The German artist and Becher student, Elger Esser, who grew up in Rome, is showing in Berlin for the first time a series of new works. The motif is the Giardino di Ninfa, an historic garden situated in the South of the Italian capital which magically attracted already in the Renaissance painters such as Giorgio Vasari and later writers such as Gabriele d’Annunzio, Virginia Woolf and Truman Capote. To the present day this place has remained a source of fascination and inspiration for artists and poets.
The garden grounds were laid out in the ruins of the ancient town of Ninfa that was stricken by the plague in the Middle Ages and thereafter abandoned by its residents. Over the centuries the buildings of Ninfa decayed and became overgrown. In the sixteenth century, Cardinal Nicholas III commissioned the architect, Francesco Caetani Capriani, to lay out a park on the town’s former grounds. Apart from the old, luxuriant stand of trees, the garden exhibits also elements of classical English landscape gardening. Today the Giardino di Ninfa is cultivated and maintained by the Caetani Foundation which was established by Leila Caetani, the last heiress of the family.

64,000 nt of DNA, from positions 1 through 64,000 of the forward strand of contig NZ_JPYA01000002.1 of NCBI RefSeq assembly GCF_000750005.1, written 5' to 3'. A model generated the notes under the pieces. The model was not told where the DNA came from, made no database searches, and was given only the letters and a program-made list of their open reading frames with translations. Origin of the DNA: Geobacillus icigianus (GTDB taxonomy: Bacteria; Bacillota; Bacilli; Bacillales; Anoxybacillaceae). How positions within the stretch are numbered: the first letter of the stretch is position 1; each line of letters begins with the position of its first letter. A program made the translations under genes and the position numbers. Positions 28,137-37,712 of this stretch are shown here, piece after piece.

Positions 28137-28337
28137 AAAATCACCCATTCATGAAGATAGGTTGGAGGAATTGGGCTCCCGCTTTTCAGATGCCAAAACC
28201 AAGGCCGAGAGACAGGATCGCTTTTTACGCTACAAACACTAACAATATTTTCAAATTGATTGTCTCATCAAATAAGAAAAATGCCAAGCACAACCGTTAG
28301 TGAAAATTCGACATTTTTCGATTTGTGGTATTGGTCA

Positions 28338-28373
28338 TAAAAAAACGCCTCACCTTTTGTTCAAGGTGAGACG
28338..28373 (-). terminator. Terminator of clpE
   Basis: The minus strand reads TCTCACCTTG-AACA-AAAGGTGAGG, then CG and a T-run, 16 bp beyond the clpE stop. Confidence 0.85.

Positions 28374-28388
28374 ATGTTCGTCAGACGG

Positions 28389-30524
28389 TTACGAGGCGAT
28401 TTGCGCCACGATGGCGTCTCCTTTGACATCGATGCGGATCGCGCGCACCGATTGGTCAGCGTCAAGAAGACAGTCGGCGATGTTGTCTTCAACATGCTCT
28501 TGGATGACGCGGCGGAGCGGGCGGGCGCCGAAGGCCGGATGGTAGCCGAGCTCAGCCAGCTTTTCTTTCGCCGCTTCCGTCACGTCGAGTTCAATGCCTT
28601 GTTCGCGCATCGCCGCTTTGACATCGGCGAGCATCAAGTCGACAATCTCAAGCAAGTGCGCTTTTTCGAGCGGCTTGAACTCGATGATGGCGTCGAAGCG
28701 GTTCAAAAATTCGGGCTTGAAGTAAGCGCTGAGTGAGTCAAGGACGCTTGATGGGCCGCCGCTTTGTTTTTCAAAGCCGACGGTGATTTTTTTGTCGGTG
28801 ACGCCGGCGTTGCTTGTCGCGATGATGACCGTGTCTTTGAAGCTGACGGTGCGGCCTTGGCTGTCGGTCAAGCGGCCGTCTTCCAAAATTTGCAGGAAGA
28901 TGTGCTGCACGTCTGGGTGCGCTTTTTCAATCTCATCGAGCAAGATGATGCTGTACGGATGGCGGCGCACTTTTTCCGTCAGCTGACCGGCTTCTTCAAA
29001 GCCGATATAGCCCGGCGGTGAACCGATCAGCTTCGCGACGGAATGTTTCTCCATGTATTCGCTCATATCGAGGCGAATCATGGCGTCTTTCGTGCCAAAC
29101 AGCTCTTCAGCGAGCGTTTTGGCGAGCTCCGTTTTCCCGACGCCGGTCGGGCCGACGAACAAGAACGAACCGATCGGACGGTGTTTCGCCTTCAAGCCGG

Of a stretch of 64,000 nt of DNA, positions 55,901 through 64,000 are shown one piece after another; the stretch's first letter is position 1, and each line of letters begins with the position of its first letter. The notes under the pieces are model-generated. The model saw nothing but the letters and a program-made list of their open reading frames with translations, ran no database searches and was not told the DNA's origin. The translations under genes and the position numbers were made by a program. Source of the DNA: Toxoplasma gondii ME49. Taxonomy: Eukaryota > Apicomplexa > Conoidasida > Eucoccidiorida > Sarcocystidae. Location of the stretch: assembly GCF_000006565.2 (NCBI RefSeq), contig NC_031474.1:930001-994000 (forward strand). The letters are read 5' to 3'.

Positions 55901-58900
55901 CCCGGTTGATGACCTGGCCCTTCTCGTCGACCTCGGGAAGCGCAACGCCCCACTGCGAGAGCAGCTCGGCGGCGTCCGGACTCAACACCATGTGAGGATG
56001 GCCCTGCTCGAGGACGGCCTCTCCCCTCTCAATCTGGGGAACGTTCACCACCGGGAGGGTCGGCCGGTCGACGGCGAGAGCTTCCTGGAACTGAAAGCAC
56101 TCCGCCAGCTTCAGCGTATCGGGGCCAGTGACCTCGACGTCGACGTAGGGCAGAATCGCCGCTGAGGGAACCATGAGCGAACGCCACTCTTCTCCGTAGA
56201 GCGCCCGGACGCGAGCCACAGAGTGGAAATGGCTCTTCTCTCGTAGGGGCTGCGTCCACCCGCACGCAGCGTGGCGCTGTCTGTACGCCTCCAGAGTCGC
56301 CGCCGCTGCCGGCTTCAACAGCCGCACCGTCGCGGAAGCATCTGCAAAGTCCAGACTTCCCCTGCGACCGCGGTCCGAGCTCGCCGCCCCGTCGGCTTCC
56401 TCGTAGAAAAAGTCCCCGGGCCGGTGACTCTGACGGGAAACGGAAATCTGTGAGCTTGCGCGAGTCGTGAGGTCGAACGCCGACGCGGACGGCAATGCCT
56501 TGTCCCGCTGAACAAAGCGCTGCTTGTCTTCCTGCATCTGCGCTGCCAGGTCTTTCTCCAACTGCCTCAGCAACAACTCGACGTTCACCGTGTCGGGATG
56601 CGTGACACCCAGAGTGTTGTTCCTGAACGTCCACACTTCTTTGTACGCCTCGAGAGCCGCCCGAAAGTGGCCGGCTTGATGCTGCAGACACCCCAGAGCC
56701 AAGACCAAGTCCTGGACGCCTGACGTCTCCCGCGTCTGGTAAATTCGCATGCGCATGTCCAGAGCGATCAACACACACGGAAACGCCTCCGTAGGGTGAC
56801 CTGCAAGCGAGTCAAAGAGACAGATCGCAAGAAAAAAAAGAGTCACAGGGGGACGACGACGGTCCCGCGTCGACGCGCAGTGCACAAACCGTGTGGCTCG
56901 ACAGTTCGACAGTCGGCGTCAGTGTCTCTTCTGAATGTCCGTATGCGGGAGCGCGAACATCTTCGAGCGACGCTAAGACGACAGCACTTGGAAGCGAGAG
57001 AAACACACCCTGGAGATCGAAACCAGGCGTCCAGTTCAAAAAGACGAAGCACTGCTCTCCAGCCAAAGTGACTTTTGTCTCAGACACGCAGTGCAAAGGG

Elger Esser's works reflect the unique water landscape and the flora and fauna of the Giardino di Ninfa, thus wakening the world of ancient mythology to new life. Already in Pliny the motif of the nymphs rising out of the river can be found, a phenomenon that the scholar believed he had observed near the historic site. In his photographs, Esser evokes the same visionary and mythical scenery by conjuring up again the allegorical world of old myths that is hidden behind the decayed stone walls, proliferating undergrowth and wild aquatic landscape.
All the photographs of the Ninfa series are one-offs. They were printed directly onto aluminium and sealed with shellac. In this way they resist the conventions of classical photographic printing procedures, oscillating between the genres of photography and painting. The combination of a conceptual approach with timeless composition can be found, however, also in recent works by the artist, thus continuing the tradition of his landscape pictures and vedute in an innovative way.
In the current exhibition, Kewenig is presenting for the first time video works by the artist that engage with the element of water and its movement. In iPad formats, Esser stages the particular quality of water and its multifarious forms of appearance in the realm of the garden.